Limited Edition Cubism Can Opener



Design: Kyle Doody
Location: United States
Project Type: Student Project
School: Ball State University
Course: ADS 341
Tutor: Shantanu Suman
Packaging Contents: Can Opener
Packaging Substrate / Materials: Paper and Cardboard
Printing Process: Digital Printing

My professor assigned our class with a limited edition package design for our final project this semester. My classmates and I were provided a name from a list of twenty daily-use products, then tasked to create a limited edition package inspired by a design movement. The name on the list I received was a can opener. I instantly thought of all of the mothers that have warned their children not to touch the can after it is opened, as they might cut their hand and get injured. With this in mind, I began researching different art movements and was stopped by the cubism movement. Specifically, a piece by Pablo Picasso called “Girl with a Mandolin.”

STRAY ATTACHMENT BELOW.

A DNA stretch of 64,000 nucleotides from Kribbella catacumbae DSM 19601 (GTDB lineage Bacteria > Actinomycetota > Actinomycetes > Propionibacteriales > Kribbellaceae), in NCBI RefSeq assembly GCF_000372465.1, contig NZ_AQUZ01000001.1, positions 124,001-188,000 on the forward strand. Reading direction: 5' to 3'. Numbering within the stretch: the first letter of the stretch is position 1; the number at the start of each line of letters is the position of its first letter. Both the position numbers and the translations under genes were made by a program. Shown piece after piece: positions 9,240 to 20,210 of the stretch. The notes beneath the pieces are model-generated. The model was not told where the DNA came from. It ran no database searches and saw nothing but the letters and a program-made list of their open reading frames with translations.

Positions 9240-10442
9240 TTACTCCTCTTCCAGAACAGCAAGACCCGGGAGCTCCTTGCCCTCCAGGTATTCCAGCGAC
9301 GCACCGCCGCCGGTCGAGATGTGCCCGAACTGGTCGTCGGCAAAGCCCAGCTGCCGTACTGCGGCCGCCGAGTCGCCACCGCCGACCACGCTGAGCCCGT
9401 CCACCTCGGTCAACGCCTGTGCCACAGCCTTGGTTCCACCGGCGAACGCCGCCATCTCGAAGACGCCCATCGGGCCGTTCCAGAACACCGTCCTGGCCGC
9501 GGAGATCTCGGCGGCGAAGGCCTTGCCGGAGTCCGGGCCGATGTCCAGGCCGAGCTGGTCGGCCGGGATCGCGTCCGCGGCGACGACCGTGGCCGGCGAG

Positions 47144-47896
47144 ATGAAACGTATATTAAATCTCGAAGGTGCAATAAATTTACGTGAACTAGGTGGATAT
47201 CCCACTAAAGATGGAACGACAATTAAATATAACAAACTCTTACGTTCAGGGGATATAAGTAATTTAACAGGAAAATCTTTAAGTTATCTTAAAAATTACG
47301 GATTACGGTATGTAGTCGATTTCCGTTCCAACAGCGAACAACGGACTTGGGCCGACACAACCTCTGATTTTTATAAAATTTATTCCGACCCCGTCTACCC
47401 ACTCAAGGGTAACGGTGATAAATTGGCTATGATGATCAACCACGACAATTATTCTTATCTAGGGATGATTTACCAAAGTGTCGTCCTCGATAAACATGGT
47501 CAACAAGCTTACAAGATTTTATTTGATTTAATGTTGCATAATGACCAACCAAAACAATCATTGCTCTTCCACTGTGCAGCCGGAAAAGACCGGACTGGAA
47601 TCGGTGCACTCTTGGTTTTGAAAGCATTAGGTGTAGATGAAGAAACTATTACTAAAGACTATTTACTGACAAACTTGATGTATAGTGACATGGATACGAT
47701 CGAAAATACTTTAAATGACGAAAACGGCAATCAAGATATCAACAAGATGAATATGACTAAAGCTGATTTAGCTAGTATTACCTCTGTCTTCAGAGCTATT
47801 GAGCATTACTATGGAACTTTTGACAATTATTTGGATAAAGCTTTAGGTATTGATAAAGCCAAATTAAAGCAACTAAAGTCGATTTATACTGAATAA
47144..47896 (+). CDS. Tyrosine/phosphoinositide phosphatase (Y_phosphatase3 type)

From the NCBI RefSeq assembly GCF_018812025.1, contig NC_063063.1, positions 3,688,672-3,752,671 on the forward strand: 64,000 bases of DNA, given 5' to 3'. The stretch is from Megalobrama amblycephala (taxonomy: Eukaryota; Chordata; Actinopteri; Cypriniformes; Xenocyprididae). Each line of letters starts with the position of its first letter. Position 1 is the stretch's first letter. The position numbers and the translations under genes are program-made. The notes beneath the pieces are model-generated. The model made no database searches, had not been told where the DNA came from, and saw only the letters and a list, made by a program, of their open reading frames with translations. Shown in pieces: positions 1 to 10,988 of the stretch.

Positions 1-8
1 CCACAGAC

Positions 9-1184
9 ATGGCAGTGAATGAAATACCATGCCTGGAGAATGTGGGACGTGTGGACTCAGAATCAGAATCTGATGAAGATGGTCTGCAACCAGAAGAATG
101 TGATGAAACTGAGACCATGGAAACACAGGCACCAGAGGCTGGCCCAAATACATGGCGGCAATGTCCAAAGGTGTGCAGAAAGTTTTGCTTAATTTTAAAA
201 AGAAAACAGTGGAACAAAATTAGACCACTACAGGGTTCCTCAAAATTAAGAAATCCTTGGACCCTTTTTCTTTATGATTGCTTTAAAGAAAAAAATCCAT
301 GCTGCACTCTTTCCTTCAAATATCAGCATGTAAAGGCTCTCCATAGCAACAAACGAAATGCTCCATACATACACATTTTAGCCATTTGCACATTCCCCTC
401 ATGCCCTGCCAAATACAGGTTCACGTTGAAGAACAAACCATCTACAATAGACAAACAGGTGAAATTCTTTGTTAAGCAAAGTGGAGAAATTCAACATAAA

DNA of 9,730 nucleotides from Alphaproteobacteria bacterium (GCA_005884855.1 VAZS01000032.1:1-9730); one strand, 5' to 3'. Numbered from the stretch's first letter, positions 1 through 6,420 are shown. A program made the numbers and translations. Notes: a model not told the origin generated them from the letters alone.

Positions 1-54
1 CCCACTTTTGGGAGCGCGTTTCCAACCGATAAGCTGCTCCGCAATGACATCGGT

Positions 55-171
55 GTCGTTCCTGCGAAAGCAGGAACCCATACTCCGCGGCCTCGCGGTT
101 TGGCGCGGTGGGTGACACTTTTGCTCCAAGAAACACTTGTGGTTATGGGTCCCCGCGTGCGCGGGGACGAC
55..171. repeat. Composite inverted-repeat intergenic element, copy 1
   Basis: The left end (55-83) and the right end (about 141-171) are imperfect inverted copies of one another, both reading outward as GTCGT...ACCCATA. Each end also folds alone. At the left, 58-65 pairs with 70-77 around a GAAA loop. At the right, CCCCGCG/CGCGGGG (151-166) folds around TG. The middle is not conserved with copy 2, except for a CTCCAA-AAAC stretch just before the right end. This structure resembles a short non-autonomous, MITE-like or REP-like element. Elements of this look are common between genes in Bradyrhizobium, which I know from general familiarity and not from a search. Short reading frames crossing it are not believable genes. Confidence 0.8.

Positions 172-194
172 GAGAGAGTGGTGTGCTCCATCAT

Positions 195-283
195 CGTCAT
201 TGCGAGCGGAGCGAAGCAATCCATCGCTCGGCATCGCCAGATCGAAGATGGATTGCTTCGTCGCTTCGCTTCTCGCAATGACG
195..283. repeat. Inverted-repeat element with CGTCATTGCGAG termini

It is composed of many different shapes with very sharp angles and strong edges, but as a whole depicts a woman playing a mandolin. These sharp angles and defined edges can be seen in both cubist art and the ridged ring left behind when a can is open. I used this and fruits and vegetables that are usually canned as the inspiration for my design. I also wanted to touch upon the deeper meaning behind the cubism movement. It was a revolutionary form of abstract art that no one had ever attempted before Picasso and Braque. An important ideology of this movement was seeing the same subject from multiple views.

This can be seen in many cubist face paintings created by Picasso. I brought this same ideology into my can opener package, splitting my design into two separate views. The front being my design and logo, and the back showing an abstract representation of a tin can.

What’s Unique?
My design is unique because it exemplifies design thinking. It was very difficult finding a correlation between can openers and any design movement. It is very easy to just make something look pretty, but I wanted the thinking and ideology behind my design to be strong and have meaning. As I mentioned in the description, I found many strong correlations for such an obscure product to use in my design. Not only is my process was unique, but I pushed my self to learn new software while making this design. All of the fruits and vegetables I included were constructed in a 3D software Blender. I also designed my own cubism inspired typeface for the “Can It!” logo. I strongly believe these attributes make me stand out among other students and individuals.